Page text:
Playing at the park, I might hear another mother speaking to her four-year-old and requesting the proper spelling of the word swing-set.  My sisters, brothers, and cousins might unconsciously (hopefully), frequently boast about how “far ahead” their children are.  The stories I hear on the news and from co-workers can even scare me into worrying about my four-year-old child’s academic readiness for college.  All of these pressures and fears are normal.  You might feel a few of them, too.  It can be overwhelming.

What subjects should I be working on with my young child? When do I need to start? How will I know if they need a tutor?  What if they aren’t as far ahead as their brother/sister/neighbor/friend?  How can I make the whole process go faster? Do I want to?

Now, take a deep breath.

Another one.

Let’s figure out what a young child’s  important skills actually are.

A person’s brain controls an almost innumerable collection of processes.  Each process has a vital role to play in our lives.  Some are required for our physical health, our emotional well-being, our cultural connections, our logical understanding, and even an over-reaching ability to orchestrate all of these processes in a connected, moderately well-ordered manner.  A few processes (those unconscious orchestrations that keep us alive; breathing, heart rate, nutrition extraction) are present fully formed at birth.  Most of the others need to be discovered and practiced.

Young children’s processes develop in a myriad of directions:

  1. Language Development
  2. Emotional Development
  3. Social Development
  4. Executive Function
  5. Large Motor Development
  6. Small Motor Development
  7. Cognitive Development

just to name a few.  While there are connections between all of these, some relationships may seem obvious and others elusive.  Either way, each process takes its own time to develop.  Sometimes one (maybe language) appears to be taking off and becoming an obvious strength for a child.  Two years later, that area of development may seem to pause while another shoots to the forefront of growth.  It is quite common for children to develop in this “sling-shot” manner.

We can also expect  our children’s development to look different from their brothers and sisters, cousins and friends.  Each brain builds up different areas at varying times.  One of my sons was able to throw a ball with accuracy at 18 months.  His brain was focusing on motor control and hand eye coordination.  My oldest wasn’t able to throw a ball with accuracy until he was about 2.5.  However, the oldest developed language much more quickly than our ball thrower.  They developed at different rates, but ended up at the same point. They are currently 9 and 12 and can both throw a ball and have excellent language skills.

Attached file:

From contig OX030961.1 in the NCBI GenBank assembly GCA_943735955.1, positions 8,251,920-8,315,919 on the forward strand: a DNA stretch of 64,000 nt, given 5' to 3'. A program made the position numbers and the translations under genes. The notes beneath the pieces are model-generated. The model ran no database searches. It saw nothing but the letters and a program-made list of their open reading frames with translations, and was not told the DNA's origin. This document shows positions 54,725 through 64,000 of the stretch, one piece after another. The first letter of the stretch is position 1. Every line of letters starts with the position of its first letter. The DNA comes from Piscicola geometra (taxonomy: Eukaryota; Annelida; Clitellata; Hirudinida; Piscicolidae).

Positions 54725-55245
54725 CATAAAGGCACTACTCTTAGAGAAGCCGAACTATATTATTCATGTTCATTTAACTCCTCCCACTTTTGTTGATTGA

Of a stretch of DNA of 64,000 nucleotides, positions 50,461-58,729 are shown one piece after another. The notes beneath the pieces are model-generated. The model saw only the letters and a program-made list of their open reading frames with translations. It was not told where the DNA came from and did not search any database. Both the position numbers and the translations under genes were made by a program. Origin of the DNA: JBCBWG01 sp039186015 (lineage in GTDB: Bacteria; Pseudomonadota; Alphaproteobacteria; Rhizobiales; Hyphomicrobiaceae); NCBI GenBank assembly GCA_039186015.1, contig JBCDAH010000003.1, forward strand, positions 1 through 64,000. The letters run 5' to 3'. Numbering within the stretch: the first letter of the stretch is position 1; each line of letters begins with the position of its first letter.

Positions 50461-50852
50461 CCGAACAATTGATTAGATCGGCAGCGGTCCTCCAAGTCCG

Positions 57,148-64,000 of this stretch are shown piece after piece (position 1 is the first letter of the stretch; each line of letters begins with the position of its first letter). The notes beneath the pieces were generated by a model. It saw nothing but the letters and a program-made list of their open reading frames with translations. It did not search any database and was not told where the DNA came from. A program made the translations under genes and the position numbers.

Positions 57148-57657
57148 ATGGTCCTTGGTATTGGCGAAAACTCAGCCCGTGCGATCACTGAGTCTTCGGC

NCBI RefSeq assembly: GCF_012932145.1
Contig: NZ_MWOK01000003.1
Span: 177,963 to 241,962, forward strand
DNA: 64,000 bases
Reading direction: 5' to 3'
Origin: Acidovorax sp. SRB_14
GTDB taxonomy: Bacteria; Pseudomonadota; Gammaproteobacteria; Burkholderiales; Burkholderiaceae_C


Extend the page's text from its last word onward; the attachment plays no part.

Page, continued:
The point is that it doesn’t largely matter which portion of their development blossomed first. There are multiple shoots off of the same plant.  Some grow first, some grow later.  They all grow.

Your cousin’s neighbors’ boss’s kid may be reading at an eighth grade level in second grade.  It doesn’t mean that that child will be smarter, have a better job, do better in school, have more friends, be more popular, make more money. It simply means you have two separate children.  They have two different brains.  Both will learn and both will grow into an adult life.


Building Connections

We love blocks in our classroom. We have large blocks, small blocks, magnetic blocks, wooden blocks, plastic blocks, sometimes we even make our own cardboard blocks. We tote them around, build them out and up, design rooms and spaces, use them as imaginary tools, and create intricate structures to support our stories. Sure, they’re fun, but why highlight them as a major part of our daily life?

Experimenting with blocks engages our children’s physical, social/emotional, cognitive, and language development.  While building in a group, a child will engage in dialog regarding sharing, shape usage, design planning, and idea exchanges. A quick article explaining more about the learning behind block use can be found in the Community Playthings Resources

At this time of the year we usually see much of the second stage of block building, creating rows and stacks.

1 Comment

Aquarium Inquiries

P1210958Our trip to the aquarium today went quite well.  The sea life we most wanted to see was up and about, wiggling and swimming for all to view.  The almost unanimous favorite?  Drum roll, please…….


(hmmm…taking pictures in the dark is hard….)

On the Big Blue Sea

1 Comment

This gallery contains 6 photos